WASHINGTON, DC — U.S. Secretary of Defense Jim Mattis on Wednesday expressed support for President Donald Trump’s decision to end America’s participation in the Iran nuclear deal, dismissing the pact as “inadequate.”
His comments came during a Senate Appropriations Committee hearing on Wednesday focused on the Pentagon’s 2019 budget.
Mattis told lawmakers that President Trump did not make his decision in haste, suggesting that the administration is working on an alternative effort to prevent Iran from obtaining nuclear weapon capabilities.
Secretary Mattis explained:
It wasn’t a hasty decision. The administration has been in place for over a year and for over a year we’ve attempted to work with allies to address the shortcomings on it. So, I think we now have the opportunity to move forward to address those shortcomings and make it more compelling. That effort is underway already.
The Pentagon chief assured the Senate panel that the Trump administration would continue working with U.S. allies to prevent Iran from obtaining an atomic bomb post-America’s withdrawal from the agreement.
Referring to the president’s decision to pull out from the Joint Comprehensive Plan of Action (JCPOA), the pact’s official name, Mattis told Senators:
I believe what’s happened is the president could not affirm as required that this agreement was being lived up to and in the best interests in all aspects of what was supposed to be happening under the JCPOA…We have walked away from the JCPOA because we found it was inadequate for the long-term effort [against Iran]. This was something that was probably noted by the Senate several years ago when the Senate did not endorse it as a treaty. So we will work with our allies and try to bring Iran back into more responsible behavior.
President Trump long cautioned that absent a fix to the agreement’s flaws, his administration would not continue to implement it.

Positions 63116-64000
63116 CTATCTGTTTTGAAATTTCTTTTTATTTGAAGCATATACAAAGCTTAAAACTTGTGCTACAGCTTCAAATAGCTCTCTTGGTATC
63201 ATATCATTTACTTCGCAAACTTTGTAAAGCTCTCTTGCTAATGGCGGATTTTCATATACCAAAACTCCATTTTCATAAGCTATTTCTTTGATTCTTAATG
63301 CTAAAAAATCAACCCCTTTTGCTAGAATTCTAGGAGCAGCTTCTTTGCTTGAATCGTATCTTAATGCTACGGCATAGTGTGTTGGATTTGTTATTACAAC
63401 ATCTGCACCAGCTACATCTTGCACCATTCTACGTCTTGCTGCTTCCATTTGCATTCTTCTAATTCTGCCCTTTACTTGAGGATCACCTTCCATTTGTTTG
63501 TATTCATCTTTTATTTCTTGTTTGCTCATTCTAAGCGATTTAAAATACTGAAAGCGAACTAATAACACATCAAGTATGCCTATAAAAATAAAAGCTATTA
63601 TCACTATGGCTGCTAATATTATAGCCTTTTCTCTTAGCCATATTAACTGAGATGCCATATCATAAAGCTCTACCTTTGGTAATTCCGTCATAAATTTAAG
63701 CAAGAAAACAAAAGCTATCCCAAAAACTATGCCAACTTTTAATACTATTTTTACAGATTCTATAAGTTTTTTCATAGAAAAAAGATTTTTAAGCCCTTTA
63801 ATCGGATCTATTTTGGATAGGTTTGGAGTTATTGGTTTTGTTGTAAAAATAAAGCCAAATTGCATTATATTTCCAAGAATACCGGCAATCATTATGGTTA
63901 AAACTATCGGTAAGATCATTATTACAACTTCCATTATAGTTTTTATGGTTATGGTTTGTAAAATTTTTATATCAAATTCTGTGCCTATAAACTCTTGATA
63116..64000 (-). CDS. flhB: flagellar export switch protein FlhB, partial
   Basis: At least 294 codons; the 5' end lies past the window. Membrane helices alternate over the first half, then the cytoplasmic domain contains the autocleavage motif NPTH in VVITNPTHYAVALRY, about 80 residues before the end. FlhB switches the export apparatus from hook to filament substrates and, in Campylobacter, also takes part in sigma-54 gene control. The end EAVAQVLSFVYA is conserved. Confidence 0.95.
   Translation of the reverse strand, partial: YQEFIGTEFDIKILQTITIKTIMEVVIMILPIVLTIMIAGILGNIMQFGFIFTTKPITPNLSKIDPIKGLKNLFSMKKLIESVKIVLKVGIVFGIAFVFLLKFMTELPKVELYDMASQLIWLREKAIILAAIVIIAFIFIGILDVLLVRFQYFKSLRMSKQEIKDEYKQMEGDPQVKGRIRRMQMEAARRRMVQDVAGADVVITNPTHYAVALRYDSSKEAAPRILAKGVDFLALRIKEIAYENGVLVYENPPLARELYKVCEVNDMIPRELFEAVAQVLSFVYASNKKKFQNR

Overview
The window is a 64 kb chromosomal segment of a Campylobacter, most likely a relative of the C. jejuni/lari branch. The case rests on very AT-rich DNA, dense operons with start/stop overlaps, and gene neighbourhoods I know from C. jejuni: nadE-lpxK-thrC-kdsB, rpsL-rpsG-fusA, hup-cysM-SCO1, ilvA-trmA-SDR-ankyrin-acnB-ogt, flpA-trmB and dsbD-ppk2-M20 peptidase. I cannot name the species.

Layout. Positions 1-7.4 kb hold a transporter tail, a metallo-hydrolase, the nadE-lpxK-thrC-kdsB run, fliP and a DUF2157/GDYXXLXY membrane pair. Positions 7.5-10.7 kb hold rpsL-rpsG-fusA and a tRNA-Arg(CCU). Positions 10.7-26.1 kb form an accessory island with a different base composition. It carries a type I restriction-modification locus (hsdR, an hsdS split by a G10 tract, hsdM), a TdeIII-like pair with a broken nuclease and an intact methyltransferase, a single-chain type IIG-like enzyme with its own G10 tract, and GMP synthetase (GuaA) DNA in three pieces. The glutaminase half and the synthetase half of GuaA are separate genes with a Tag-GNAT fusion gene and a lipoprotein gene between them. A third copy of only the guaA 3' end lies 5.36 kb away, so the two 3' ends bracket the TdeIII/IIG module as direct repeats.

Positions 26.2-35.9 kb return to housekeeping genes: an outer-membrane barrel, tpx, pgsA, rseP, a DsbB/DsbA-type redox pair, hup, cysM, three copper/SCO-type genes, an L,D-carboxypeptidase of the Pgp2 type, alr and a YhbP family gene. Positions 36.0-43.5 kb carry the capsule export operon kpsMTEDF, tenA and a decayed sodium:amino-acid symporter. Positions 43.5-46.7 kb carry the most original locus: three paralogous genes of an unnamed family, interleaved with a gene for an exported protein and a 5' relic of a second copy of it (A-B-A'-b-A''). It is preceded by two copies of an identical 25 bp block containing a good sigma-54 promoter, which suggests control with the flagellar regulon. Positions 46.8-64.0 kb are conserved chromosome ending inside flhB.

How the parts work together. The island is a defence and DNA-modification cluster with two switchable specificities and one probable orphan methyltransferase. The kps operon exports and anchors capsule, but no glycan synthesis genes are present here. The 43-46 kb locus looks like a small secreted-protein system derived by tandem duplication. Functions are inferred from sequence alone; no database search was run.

Mattis declared that Iran failed to reduce its “malicious activities” in and around the Middle East as a result of the agreement reached between Tehran and U.S.-backed world powers — the U.K., France, Germany, Russia, and China — in July 2015.
“We have not seen any drawdown or reduction in Iran’s malicious activities and malign activities across the region,” the Pentagon chief testified.
Mattis highlighted what he believes to be the top “five” threats that Iran poses to the United States and the international community: the nuclear issue; terrorism; ballistics missile efforts; ongoing cyber attacks; and threats to international commerce in the Red Sea and the Persian Gulf.
Mattis stressed that Tehran did not live up to its commitments under the deal, which was supposed restrict Iran’s nuclear operations in exchange for relieving the Islamic Republic of crippling economic sanctions, namely those the United States and the United Nations have imposed.
Israel asserts that U.S.-led world powers entered into the deal under a “false pretense.”
Citing “new and conclusive proof” of violations by Iran, Israeli Prime Minister Benjamin Netanyahu has accused Tehran of continuing to hide and enhance its nuclear weapons program after the agreement.
Iran insists that it is not seeking to build a nuclear weapon, repeatedly arguing that its atomic program is for peaceful civilian purposes.
On Tuesday, President Trump announced his administration would be reimposing sanctions lifted under the deal, a move that the White House described as “terminating the United States’ participation in the Joint Comprehensive Plan of Action (JCPOA),” the pact’s official name.
During the hearing, Dick Durbin, the No. 2 Democrat in the Senate, denounced President Trump’s decision to withdraw from the pact as “not only wrong but reckless.”
“By walking away from this agreement we are forsaking the opportunity to continue to monitor in detail the [nuclear] work done by Iran to make certain that they live up to its terms,” alleged Sen. Durbin, the Democratic whip.
He argued that Trump’s move will negatively impact America’s credibility and overall standing in the world.
In his written testimony, Mattis warned, “Iran continues to project malign influence and threaten freedom of navigation in the Middle East. They are also modernizing their space, cyber, missile, and conventional maritime capabilities, which pose a direct threat to our Allies and our interests in the region.”
Wednesday’s hearing was focused on the Pentagon’s $686 billion budget for 2019, which Durbin described as the “largest budget of any department ever in the history of the United States of America,” urging Mattis to be responsible with taxpayer funds.